You can explore the backs in Cambridge on foot, by bike or by canoe but by doing so is to deny yourself the opportunity of experiencing why punting in Cambridge is such a magical experience. By punting, you will enjoy unbroken views of some of the most breath-taking places to see in Cambridge. These include the Wren Library, St John’s College New Court, King’s College Chapel and some of the most beautiful Cambridge gardens. If you are not able to make it in person, then we can help. Our virtual punting tour of Cambridge allows you to experience one of the most beautiful places in the UK from the comfort of your sofa.
Visit the Corpus Clock
The Corpus Clock was unveiled to the public in September 2008 by Stephen Hawking and standing in front of it and becoming bewitched by its workings is one of the most popular free things to do in Cambridge today. The clock was invented by Dr John Taylor, a former student of Corpus Christi College Cambridge. Made of 24 carat gold, it was voted one of Time Magazines Best Inventions of 2008.
The clock features one of the most terrifying characters of Cambridge, the “Chronophage” or time-eater. This serves as a reminder of the inevitable passing of time. Described as both “hypnotically beautiful and deeply disturbing”, the Corpus Clock contrasts nicely with the many historic places to see in Cambridge and is well worth a visit.
The Old Cavendish Laboratory and Eagle Pub
The Old Cavendish Laboratory has been home to many profound scientific achievements. These have revolutionised mankind’s understanding of our world. Visiting this site provides the opportunity to re-trace the footsteps of the 22 Nobel Prize winners and many famous scientists who studied there and to appreciate the significance of their achievements. Established in 1874, key milestones include the discovery of the electron in 1897 by Sir Joseph Thomson, the discovery of the neutron in 1932 by James Chadwick and also in 1932, it is where Ernest Rutherford and his team split the atom.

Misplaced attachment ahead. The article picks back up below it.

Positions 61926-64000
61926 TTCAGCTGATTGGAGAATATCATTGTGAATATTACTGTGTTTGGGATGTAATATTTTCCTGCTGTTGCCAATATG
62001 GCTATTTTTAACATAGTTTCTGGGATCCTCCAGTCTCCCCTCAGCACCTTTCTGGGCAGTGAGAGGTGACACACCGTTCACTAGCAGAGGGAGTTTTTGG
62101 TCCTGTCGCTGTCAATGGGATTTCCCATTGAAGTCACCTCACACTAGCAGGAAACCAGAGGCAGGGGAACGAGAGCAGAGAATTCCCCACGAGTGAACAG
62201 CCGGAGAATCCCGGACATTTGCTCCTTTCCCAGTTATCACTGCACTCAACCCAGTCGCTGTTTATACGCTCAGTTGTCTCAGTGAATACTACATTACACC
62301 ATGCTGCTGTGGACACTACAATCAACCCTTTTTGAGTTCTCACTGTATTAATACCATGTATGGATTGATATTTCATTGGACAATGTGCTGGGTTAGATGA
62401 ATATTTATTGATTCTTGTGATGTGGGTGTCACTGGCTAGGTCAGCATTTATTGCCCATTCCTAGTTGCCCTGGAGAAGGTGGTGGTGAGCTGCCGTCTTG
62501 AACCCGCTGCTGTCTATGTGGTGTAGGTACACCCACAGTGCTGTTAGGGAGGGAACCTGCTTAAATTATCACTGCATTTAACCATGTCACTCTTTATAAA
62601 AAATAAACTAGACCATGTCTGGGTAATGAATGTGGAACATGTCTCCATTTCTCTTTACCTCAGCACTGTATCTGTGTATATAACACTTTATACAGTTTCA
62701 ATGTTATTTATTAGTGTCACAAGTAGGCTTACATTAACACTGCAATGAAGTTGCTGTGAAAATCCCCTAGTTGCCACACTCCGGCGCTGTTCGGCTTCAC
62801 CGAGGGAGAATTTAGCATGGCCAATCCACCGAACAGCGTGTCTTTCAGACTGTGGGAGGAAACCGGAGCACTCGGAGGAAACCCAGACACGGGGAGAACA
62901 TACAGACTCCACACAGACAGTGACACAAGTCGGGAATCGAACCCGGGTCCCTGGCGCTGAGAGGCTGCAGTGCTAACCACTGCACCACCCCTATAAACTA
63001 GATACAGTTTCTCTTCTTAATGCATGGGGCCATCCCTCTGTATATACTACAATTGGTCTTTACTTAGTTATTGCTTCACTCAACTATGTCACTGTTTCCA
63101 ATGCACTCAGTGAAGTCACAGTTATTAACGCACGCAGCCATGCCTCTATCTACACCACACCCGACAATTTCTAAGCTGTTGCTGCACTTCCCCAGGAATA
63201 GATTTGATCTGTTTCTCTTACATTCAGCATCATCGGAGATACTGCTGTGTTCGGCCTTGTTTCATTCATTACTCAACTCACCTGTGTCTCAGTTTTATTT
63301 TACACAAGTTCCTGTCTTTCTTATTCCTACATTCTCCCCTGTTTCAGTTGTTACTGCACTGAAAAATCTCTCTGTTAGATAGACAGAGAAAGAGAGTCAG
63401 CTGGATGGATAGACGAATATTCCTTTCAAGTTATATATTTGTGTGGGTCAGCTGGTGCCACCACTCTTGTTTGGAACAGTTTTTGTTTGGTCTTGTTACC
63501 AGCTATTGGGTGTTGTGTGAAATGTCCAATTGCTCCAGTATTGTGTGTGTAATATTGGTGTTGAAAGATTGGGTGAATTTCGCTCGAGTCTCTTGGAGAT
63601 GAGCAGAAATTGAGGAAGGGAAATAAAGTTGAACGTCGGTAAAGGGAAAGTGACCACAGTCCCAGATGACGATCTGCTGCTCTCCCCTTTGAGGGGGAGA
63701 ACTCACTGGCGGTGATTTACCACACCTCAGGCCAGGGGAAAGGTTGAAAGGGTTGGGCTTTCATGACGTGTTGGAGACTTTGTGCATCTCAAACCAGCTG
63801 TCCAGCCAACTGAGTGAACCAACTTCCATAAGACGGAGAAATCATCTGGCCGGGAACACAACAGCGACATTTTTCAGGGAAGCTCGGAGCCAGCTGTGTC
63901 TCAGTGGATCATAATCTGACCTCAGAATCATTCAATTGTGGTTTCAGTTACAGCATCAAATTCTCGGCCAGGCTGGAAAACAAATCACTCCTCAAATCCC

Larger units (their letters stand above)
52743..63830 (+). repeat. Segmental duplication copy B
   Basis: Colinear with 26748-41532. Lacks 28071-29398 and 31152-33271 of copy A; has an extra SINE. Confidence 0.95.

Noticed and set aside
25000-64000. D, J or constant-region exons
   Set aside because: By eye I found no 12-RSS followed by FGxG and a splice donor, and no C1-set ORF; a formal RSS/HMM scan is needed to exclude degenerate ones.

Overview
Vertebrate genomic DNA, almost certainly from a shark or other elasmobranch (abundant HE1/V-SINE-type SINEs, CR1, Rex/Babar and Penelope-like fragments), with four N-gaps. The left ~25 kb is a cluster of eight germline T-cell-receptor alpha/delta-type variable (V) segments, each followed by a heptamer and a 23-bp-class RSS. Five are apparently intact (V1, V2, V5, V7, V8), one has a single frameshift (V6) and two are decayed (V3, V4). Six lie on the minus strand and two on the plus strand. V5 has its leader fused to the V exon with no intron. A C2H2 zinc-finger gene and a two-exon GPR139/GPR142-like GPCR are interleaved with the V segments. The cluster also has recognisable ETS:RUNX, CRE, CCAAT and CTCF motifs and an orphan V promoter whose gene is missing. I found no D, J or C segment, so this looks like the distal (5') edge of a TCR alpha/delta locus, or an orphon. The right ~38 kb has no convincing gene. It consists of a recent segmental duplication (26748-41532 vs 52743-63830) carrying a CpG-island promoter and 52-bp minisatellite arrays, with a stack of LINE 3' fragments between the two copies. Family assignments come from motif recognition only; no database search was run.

The Old Cavendish Laboratory was also where Francis Crick and James Watson cracked the DNA code in the 1950s. They famously announced their discovery at the Eagle pub. This is one of the most iconic places to visit in Cambridgeshire and is conveniently located round the corner. You can toast their many achievements with a drink of “Eagle’s DNA” and the pub is a popular resting spot for many a walking tour in Cambridge. The pub is also notable for the graffiti scorched on the ceiling by American and RAF airmen who frequented the pub during World War Two. Every day trip to Cambridge needs a place to relax and recuperate and The Eagle provides a great spot to do this.
Enjoy a guided punting and walking tour in Cambridge
Make sure you get full value from your day trip to Cambridge by enjoying a punting and walking tour in Cambridge accompanied by a local tour guide. They will make sure you experience the very best places to see in Cambridge and bring them to life in their full historical context. If you would rather enjoy your day trip to Cambridge without being tied down to a guided schedule, then explore at your own pace with our virtual tour.
As well as providing a city break experience from afar, you can use our tour to plan your day trip to Cambridge in advance. You can also use as a self guided walking tour once you have arrived. You can track your route by downloading our free map. This highlights the best walking route for Cambridge, the best places to see in Cambridge and includes a map of the Cambridge Colleges. Our Cambridge tour guides provide expert commentary throughout to make sure you get full value from your tour.